By Ruth Kluger
Special to The Washington Post
Friday, February 18, 2011; 9:03 PM
Berlin, the least storied of the great European capitals, not much more than an oversize village as late as the 18th century, is today one of the most vibrant cities on the continent, though it has a ferocious 20th-century past: Nazi headquarters, Allied aerial bombardment, destruction by the Russians at the end of World War II and its walled-in existence during the Cold War.
Although Ida Hattemer-Higgins's "The History of History" is a novel, it's also a virtual guide to the city, as its subtitle suggests. The protagonist, Margaret Taub, is an American history student at the Free University, working part time as a guide for English-speaking tourists. The painstaking detail of her narrative map of Berlin and the plausible, often amusing reactions of her customers to her explanations of the sites form the realistic side of the novel. The other side is a fantasy about the merging of past and present, beginning with Margaret's partial amnesia when she wakes one morning in a forest and has forgotten what happened to her in the past few months.
Amnesia is such an easy trick to get a story rolling that we have a right to expect an extraordinary tale to warrant it. At first, the novel's many original twists seem an arbitrary jumble, but by and by some coherence emerges. There are electrifying scenes, often confrontational, in which the author succeeds in melding a sensitive outsider's subjective experience of the city with its documented history. But other scenes leave an impression of strained improbability. We're left wondering about the validity, let alone the depth, of the ideas that are meant to make these disparate moments coalesce.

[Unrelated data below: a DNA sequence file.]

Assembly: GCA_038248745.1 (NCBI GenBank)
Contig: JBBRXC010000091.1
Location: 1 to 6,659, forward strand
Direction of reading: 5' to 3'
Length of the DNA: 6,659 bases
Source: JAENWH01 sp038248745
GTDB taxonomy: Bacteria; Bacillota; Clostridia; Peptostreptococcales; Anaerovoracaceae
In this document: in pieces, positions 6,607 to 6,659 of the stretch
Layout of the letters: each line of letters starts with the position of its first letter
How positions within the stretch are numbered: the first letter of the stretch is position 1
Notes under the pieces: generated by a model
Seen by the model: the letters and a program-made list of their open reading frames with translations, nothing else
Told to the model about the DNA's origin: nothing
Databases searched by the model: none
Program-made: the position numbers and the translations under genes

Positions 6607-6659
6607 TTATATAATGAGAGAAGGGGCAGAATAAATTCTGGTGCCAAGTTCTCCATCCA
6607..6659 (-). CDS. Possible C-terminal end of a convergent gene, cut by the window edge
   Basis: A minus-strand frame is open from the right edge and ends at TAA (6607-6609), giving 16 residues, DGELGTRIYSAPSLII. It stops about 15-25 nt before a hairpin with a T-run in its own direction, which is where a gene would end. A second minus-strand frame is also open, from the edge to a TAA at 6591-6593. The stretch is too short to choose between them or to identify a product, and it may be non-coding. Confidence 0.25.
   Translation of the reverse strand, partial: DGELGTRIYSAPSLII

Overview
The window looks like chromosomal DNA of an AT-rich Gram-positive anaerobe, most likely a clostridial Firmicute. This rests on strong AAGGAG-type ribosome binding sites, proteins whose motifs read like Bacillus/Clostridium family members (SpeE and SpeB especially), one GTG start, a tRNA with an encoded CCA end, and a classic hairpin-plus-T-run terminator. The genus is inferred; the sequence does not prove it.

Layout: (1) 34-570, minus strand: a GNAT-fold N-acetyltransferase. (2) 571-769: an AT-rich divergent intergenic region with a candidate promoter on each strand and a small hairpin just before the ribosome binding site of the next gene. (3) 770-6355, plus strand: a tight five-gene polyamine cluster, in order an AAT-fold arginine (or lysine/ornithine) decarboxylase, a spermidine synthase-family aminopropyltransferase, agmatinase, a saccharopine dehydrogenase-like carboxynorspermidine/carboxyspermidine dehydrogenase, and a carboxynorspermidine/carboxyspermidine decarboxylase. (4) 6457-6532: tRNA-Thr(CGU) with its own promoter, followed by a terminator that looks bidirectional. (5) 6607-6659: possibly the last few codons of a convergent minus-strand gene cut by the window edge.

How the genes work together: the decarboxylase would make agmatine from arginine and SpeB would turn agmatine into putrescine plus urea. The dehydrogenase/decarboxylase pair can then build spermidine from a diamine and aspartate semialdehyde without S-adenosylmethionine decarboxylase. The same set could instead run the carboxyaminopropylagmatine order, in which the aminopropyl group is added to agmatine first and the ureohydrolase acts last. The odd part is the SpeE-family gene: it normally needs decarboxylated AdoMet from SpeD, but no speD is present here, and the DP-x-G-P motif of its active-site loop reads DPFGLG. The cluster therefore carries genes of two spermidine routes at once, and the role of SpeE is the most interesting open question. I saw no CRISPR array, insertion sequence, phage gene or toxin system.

Here are some of the startling things that happen to our heroine:
* Margaret, an ardent reader of Nazi history, comes to identify with Magda Goebbels, the wife of Hitler's propaganda minister, who poisoned her young children in the notorious "Fuehrerbunker," where the Goebbels family, together with Hitler and an assortment of high-ranking thugs, were holed up until they committed suicide. Frau Goebbels takes on the shape of a menacing bird and stalks Margaret.
* Margaret plays a game of cards with the ghost of a Jewish woman who also killed her children. Listening to the woman's story, Margaret decides to fall in love with her.
* Margaret is summoned by a blind doctor who inserts a speculum into her body while showing her a blurry film that is meant to reveal the fullness of life.
* Margaret suffers from the illusion that the city's buildings have turned into living flesh.
All this (and more) is certainly ponderous with significance, but the reader has to decide whether it isn't also over the top. Moreover, do the fireworks of this remarkable style fizzle out in moral truisms or are they revelatory? Consider this typically opaque passage: "A cephalopod builds its multichambered shell according to the nacreous laws of its species, and so too, this flickering figure of Magda Goebbels, without hardly meaning to, vanished inside layers of narrative artifice . . . all emanations from her personality which built rightness and naturalism, in layer upon layer, for things that were beyond right or nature."
In the end, the enigma of Margaret's initial amnesia is lifted, and communist Berlin comes into play as part of her suppressed memories. Family secrets and the blind doctor's true identity are revealed. Margaret's and Germany's ghosts belong to one another. The author explains, "It is remarkably easy to conflate one kind of guilt with another. Guilt is a quicksilver that loves its brothers; it flows naturally according to its own code of gravity, eager to rejoin its own, and in the final reservoir, there are no distinctions." Yet isn't it a dubious assumption that the greater evil should get subsumed and must serve to explain the lesser one? Does history in the end become a mere stage prop for a private story? A Kafkaesque irrationality pervades the best passages of this novel with images of angst and anxiety. But there is also a "Wizard of Oz" quality in the many wonders Margaret encounters that doesn't go well with the gravity of genocide.
This is not a major work, but it's an ambitious first novel, written with a great deal of intelligence, skill and a narrative energy that raises hopes for more and better to come.
Kluger is a retired professor of literature and the author of "Still Alive: A Holocaust Girlhood Remembered."
THE HISTORY OF HISTORY
A Novel of Berlin
By Ida Hattemer-Higgins
Knopf. 319 pp. $25.95